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Kanmuri Inari Shrine

Kinoe Torii Kinoe Torii

Kinoene is an old expression to describe the special direction of northeast. And the gateway at the entrance of a Shinto shrine is called “torii”.

Temizu-Ya

Here, visitors to the shrine can purify themselves by washing their hands and rinsing out their mouths. When using the ladle "Hishaku", it is forbidden to drink from it directly.



Japanese Quince (Boke)

This protected plum tree blooms in spring. There are many varieties of the Japanese quince; the ones at the shrine are vermillions. It is said that about 400years ago, an infertile wife went to worship at the shrine everyday. One day, a messenger from the gods appeared and said, "You should take Boke extract and you will become fertile”. She did and she became pregnant. She planted Japanese quince tree as a token of her appreciation. Although it only looks like one tree, it is actually about 400trees that have grown together in a cluster. People come here to pray for conception, an easy delivery, and for a healthy body and mind. Boke can be used to make a revitalizing elixir. Boke actually means "senile”, but people believe it also prevents senility.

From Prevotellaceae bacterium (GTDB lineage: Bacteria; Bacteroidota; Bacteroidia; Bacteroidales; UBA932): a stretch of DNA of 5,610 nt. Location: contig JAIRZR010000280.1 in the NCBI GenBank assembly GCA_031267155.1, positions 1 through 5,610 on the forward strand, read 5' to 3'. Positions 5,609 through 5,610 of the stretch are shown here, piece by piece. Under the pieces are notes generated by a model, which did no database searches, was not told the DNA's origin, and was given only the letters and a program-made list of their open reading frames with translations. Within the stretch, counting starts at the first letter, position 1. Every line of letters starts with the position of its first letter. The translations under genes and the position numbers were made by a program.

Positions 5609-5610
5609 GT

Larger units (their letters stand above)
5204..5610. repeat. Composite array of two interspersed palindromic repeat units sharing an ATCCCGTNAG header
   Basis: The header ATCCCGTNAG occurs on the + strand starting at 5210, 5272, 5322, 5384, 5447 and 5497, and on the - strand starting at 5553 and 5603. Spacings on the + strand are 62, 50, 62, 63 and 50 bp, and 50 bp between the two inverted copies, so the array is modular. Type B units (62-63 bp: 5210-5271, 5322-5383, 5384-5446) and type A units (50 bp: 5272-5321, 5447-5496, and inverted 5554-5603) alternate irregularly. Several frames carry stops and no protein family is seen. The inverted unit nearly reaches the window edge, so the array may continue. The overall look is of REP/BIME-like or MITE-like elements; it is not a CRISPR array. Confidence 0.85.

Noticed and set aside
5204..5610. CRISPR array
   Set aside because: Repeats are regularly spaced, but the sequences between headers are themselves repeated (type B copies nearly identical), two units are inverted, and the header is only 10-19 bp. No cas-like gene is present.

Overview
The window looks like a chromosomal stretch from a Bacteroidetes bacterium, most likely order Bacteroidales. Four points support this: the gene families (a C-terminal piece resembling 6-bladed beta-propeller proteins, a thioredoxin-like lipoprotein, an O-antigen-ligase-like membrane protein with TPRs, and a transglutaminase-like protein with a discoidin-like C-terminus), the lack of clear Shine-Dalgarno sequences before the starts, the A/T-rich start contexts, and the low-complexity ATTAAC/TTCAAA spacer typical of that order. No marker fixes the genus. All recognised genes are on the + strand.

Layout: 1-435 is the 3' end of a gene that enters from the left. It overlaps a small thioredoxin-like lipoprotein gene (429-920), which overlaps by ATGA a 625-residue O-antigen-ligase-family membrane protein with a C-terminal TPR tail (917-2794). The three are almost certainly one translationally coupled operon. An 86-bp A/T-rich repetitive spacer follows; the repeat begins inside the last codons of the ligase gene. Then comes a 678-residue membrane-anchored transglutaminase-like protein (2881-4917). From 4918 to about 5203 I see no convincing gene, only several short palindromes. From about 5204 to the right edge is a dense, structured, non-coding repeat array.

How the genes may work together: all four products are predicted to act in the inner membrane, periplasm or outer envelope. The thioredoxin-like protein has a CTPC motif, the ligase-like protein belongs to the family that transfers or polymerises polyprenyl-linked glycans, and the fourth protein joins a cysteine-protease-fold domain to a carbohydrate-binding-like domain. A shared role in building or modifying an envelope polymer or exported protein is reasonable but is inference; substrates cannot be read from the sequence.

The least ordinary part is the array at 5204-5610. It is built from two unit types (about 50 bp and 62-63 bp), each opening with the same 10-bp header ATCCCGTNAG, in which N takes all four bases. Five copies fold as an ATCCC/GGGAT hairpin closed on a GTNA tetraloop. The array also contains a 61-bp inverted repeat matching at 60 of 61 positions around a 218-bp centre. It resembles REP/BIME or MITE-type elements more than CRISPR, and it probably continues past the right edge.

Fragrant Olive (Kinmokusei)

It is said that the famous military commander, Nitta Yoshisada planted these trees on Kanayama. These fourth generation trees at the shrine bloom in fall.



Front Shrine and Main Hall.

Ota city has designated the front shrine and main hall as historical and cultural landmarks. Kanmuri Inari shrine was founded 800years ago. The front shrine and main hall were built about 300years ago. They are dedicated to Ukanomitama-no-mikoto, the deity of the harvest. He is also a deity of business. Historically in Japan, having a good harvest led to social affluence.



Shoten-gu

This is dedicated to Izanagi-no-mikoto and Izanami-no-mikoto, the first god and goddess in Japanese mythology. The shrine was built by Mirokuji Otojiro and his son Otohachi. They were renowned master craftsmen during the late Edo period and Early Meiji period.

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